Escaping Reality

Every person has their own reason for picking up a book. Sometimes it is because a teacher has given them an assignment, other times it is because they need to escape to a fantasy world, and sometimes it is simply for the sheer delight of reading. The world needs stories. It needs people to come up with these tales and twist the words into phrases that will tease the imaginations of their audiences.

For me, reading has always been an escape. It is a chance to immerse myself into the life of another person. I cry with them. I laugh with them. For the duration of the book, and usually hours after as well, my life revolves around theirs. I can set aside everything that troubles me in my life and live the life of another person and, when the book ends, I walk away with a new friend. A friend I know is always waiting for me whenever I need to escape from the stress of the real world.

Stories teach lessons. This is particularly apparent in the case of fairy tales and fables in which their purposes are to scare children into behaving in a certain fashion by showing the terrible alternative to what would happen if they didn’t listen or act in a certain way. But it isn’t just fairy tales that teach lessons. Every story has some message to impart. It may be a simple message like in a fairy tale, but it could also be more complex about following the guidelines of society or learning to stand up for yourself. There may even be more than one message in a story.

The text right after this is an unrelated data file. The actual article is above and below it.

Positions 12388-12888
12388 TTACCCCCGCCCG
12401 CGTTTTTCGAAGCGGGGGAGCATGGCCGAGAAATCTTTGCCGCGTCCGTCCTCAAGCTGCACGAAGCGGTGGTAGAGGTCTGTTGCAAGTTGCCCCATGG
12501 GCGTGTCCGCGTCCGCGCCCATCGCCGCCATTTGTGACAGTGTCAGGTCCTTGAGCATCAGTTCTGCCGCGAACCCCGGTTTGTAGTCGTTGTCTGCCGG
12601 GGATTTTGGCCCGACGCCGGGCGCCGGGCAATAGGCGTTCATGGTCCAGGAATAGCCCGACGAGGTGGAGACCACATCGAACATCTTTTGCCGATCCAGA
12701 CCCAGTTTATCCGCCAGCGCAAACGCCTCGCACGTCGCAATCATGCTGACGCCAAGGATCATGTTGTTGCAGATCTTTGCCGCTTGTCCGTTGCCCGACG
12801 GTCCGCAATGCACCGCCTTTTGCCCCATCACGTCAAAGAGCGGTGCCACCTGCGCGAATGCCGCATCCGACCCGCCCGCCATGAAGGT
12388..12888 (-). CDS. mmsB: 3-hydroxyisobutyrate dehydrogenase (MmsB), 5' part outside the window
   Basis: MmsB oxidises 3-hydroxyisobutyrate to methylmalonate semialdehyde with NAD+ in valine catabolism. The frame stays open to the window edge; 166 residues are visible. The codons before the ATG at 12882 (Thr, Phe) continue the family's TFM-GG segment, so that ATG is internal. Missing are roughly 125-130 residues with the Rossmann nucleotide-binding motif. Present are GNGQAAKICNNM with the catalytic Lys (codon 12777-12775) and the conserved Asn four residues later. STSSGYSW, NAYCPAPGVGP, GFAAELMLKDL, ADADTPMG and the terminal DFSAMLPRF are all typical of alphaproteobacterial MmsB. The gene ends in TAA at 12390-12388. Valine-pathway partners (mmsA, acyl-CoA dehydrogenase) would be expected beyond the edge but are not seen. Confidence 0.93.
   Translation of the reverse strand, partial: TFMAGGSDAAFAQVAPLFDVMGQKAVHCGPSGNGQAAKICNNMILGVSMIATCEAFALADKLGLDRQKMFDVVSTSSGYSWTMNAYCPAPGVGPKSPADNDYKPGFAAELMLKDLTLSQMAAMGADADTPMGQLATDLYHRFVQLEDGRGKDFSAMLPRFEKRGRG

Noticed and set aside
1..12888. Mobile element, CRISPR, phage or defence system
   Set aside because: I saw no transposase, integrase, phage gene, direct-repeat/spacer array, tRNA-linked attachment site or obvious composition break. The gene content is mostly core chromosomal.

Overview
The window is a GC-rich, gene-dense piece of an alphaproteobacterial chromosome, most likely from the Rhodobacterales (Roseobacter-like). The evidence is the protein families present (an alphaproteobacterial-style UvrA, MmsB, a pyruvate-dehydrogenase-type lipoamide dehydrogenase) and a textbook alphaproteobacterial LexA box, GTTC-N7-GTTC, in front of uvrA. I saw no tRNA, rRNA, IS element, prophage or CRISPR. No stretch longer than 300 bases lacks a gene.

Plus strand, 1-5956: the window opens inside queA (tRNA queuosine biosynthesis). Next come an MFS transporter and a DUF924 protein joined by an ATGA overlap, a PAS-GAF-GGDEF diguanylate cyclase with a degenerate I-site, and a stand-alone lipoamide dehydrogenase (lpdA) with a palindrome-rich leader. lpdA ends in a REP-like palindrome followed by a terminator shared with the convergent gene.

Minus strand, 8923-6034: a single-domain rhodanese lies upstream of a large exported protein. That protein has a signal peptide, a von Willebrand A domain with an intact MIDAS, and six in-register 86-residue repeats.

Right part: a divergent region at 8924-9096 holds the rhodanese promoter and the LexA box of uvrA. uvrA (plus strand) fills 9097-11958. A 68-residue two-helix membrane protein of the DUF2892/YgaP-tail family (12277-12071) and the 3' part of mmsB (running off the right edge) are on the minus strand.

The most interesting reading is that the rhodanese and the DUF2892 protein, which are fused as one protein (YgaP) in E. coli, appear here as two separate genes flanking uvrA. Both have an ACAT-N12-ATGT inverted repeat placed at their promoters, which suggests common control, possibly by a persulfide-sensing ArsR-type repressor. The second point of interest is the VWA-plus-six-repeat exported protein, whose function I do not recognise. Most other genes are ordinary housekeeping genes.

Stories are essentially guides to living couched in fictional settings. Many characters undergo growth throughout their story as they discover their purpose in life or have to adapt after tragedy. They show their audiences that it is possible to move on after horrifying experiences. Even when the story does not reflect the exact situation that I’m going through, I’ve found it sometimes helps me to process grief by finding a good book to cry over. It is a release of grief that I don’t have to feel guilty or ashamed about.

I read to escape. But sometimes I read to belong. Because after all, a story will always be there for you.

At the age of six, Eliza was certain of two things. The first was that she had stories to tell. The second was that she had no talent for illustrating them herself. Talent or no, she still wrote and illustrated her first book, one that should be located and locked away if only to prevent her parents from embarrassing her terribly by showing it off alongside baby pictures. Now she spends her days writing stories that she isn't embarrassed to show off after a little bit of polishing.

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